JEC World 2019 preview: CGTech
CGTech (Irvine, Calif., U.S.) is demonstrating how advanced programming strategies and simulation can lead to better composite parts at JEC World 2019, Stand Q49, Hall 5. CGTech is also demonstrating Composites V8.1.2, the latest version of VERICUT Composite
Programming (VCP) & VERICUT Composite Simulation (VCS).
The Composites V8.1.2 release features a redefined Graphical User Interface (GUI), enhanced suite of programming and analysis tools, and redefined methodology through the use of the new Laminate Manager. The Laminate Manager is designed to help users easily manage files, processes and batch actions for the entire composite laminate. Internal refinements ensure that large projects can be programmed and simulated faster.
According to CGTech, the updates to VCP are intended to support aerospace industry goals toward lighter, faster and more cost-effective parts. Part programmers can generate and export part statistics directly from VCP, and the added summary reports enables engineers to compare different layup strategies and achieve the optimal design.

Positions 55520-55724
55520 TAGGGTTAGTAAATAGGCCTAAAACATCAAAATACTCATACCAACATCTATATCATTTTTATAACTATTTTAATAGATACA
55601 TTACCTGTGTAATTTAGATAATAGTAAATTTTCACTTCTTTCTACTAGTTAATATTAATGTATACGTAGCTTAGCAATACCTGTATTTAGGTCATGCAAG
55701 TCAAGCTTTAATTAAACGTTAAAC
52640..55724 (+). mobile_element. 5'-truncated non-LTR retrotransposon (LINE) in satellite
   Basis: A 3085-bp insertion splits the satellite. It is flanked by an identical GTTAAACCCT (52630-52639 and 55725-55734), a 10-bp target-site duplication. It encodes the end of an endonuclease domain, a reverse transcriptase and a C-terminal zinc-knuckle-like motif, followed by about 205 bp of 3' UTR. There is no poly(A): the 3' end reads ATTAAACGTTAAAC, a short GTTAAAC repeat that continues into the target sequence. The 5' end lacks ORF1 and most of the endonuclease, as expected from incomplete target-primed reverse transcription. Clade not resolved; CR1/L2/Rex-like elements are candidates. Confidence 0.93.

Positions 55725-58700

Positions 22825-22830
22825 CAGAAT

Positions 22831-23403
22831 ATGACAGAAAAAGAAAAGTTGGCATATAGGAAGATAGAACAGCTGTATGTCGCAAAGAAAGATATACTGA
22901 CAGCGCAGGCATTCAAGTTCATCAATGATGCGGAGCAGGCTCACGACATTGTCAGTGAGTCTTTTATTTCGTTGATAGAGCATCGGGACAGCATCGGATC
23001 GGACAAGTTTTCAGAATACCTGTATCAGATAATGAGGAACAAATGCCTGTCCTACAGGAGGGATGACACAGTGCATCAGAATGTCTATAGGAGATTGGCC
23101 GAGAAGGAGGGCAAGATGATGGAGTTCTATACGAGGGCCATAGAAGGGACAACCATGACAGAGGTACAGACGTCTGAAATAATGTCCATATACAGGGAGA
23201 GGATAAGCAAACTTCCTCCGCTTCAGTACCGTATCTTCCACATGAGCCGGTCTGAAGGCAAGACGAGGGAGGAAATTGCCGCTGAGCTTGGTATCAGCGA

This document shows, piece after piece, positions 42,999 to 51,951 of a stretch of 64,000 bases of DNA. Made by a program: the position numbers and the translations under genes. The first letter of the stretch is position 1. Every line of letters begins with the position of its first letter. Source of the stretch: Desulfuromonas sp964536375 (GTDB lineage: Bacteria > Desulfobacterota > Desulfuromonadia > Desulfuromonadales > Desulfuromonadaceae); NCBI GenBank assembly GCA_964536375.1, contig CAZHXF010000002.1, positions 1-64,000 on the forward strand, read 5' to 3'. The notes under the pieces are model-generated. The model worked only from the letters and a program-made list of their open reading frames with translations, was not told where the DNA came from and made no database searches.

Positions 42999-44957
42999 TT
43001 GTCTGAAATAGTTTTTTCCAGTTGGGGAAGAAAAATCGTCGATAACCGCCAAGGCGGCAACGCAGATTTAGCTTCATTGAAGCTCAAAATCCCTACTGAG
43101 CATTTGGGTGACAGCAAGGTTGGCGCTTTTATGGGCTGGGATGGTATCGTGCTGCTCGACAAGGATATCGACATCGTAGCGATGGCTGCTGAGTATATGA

CGTech is also exhibiting its latest version of VERICUT software. VERICUT 8.2 is a CNC machine simulation, verification and optimization software that enables users to eliminate the process of manually proving out NC programs. VERICUT simulates all types of CNC machining including drilling and trimming of composite parts, water jet, riveting, robotics, mill/turn and parallel kinematics. The software runs standalone but can also be integrated with CAM systems.
New technologies and improved methods keep up as tools get bigger and more complex and toolmaking gets ever more challenging.
Composite parts are formed in molds, also known as tools. Tools can be made from virtually any material. The material type, shape and complexity depend upon the part and length of production run. Here's a short summary of the issues involved in electing and making tools.
Focused on optimizing traditional hand layup, nacelle and thrust reverser manufacturers cast an eye on future use of automation and closed molding.